I will take the quiz though I have a pretty good handle on where I land and am proud of it with the one flaw being the last quote I love: “.2 percentile for past-positive. That is, I reminisce positively about my past exactly never.”

Though I have learned to be grateful for the little things. I learned that from a Buddhist professor and a bit from my current situation. It is amazing what we humans are capable of; both for the better and vice versa. I would imagine our (Amer.) culture as a generalize whole would be the most unhealthy and least enjoyment producing for the very reasons you stated. (Along with diet, divorce rate, lack of family togetherness, etc.)

We have a lot to learn from strangers. If only ‘we as a whole’ can listen. Ironically, we think our culture is the best and some other cultures agree with us in one sense. (Mostly now mixed.) You know you can bind your webpage into a text book with just a little formatting and an index (taken from the category cloud)? No wonder you use Thesis for Wordpress!! ;) Way to go Prof. Amin!

Reply

Amit Amin

You must be in a good mood today Lee – your humor is out of control :)

Let me take a quick stab at the lazy thing. First, I’m using my own internal definition of lazy – not the commonly accepted, “work hard = not lazy; bum around = lazy” definition. If I had to describe it, I would put it in this way:

Part 1-
1) A lot of hard work I do because of my personality (e.g. conscientiousness) – what this means is that my ability to apply effort is driven more by my culture and personality than the intrinsic value of a goal.
2) So with something like blogging, where I had it ‘beaten’ into me to produce high quality, the actual effort required to put in the time is low (e.g. someone high in extroversion applies less effort in making friends, likewise here with goal-orientation, conscientiousness, etc…). Or think of it like a deadline – with a deadline looming, work just gets easy. My personality traits are like a deadline.
3) But this deadline only applies to cultural/familially important goals. To something, say, like high-value volunteering or practicing meditation, both of which I hold to be much more important than spending an extra hour working, I struggle just as much as anyone else – I’m ‘lazy’.

Part 2-
1) I’m highly brute force in how I try to accomplish my goals. To be sure, I’m more strategic than most. But only marginally so – I lack the motivation/willpower to look at my situation critically, and then to follow the path of highest returns without flinching away. Instead, I run mostly off of the habits I’ve accumulated, spending little time trying to improve them.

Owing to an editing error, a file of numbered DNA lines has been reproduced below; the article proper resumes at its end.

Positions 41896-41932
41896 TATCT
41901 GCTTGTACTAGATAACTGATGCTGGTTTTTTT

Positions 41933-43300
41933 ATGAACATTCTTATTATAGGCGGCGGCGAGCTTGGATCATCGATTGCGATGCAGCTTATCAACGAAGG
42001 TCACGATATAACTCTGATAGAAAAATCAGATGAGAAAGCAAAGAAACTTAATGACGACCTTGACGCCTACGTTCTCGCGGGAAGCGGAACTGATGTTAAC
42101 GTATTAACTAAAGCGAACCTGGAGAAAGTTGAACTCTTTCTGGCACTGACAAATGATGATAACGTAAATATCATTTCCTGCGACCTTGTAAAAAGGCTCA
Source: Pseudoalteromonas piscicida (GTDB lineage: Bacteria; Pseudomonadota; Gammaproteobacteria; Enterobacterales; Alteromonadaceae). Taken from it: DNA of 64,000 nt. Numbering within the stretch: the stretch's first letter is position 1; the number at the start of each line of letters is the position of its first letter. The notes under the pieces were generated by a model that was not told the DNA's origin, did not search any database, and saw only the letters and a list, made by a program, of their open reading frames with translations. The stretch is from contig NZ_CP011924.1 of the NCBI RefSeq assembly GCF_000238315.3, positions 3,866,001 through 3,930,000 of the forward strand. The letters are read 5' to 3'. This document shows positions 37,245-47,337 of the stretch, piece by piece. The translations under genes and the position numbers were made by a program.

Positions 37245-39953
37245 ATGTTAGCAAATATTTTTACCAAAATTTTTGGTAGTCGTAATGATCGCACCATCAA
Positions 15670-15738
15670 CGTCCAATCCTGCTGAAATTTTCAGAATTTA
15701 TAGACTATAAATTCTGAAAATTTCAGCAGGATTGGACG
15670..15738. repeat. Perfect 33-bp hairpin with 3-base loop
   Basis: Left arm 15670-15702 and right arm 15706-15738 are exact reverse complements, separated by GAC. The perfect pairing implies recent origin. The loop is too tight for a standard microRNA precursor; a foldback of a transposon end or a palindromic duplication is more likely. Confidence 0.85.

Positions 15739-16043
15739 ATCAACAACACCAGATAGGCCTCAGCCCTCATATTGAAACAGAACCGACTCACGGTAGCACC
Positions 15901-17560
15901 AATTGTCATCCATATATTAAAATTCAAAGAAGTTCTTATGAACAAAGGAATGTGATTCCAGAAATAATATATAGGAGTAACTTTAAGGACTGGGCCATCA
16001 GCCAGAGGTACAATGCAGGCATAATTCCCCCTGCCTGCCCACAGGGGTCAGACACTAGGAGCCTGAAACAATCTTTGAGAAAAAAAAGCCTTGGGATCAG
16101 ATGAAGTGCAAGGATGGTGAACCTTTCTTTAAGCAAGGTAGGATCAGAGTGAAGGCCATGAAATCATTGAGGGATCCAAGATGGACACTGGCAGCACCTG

When I call myself lazy, I don’t do so derisively – according to my internal definition, I consider the vast majority of people, ‘lazy’.

Okay, that wasn’t really so quick… so I’ll keep it short. Thanks for the great comment!

Reply

Gary Korisko

Very interesting, Amit. As you know, I also found some very stark contrasts between the USA and another country with regard to how people view and interact with people. And nice job relating it to specific psychology. It made for a great read!

Reply

Amit Amin

Thanks Gary. It’s experiences like ours that make me want to travel – not just abroad, and not just in the real world, but to other possible manifestations of human living.

Reply

Lori Lynn Smith

As always Amit, there is so much great info in your article. Your trip sounds like a true learning experience.

what an interesting quiz! I am happy to report that I am very low on the negative things and well above 75% on all the positive things. I guess I am a well rounded person, yeah me!

Reply

Amit Amin

It was a great experience – I was glad I made the trip.

That’s great Lori! Do you think it’s because of your personality that you’re so well rounded, because of those rituals that you’re always suggesting, or something else entirely?

Reply

Lori Lynn Smith

I definitely think it is the rituals that I have in place (and highly recommend to others). There is not doubt that I am a goal-oriented person, but I better understand how to create the balance now. For me that came with age, you know gaining experience like a fine wine :-)

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Kimberley Grabas

Fantastic post, Amit! Isn’t it fascinating how your whole perspective changes when you immerse yourself in a “foreign” culture? You quickly realize that assumptions you make about behavior -like what constitutes laziness, productivity, hospitality, work ethic and so- is just that, assumptions.

I had the opportunity to live in Costa Rica, Central America for three months after University, and it changed my life philosophy. What I was sure I knew about life before I went was challenged repeatedly while I lived there. The result of that trip was a much more compassionate and less judgmental twenty year old, and I still feel the effects 20 years later.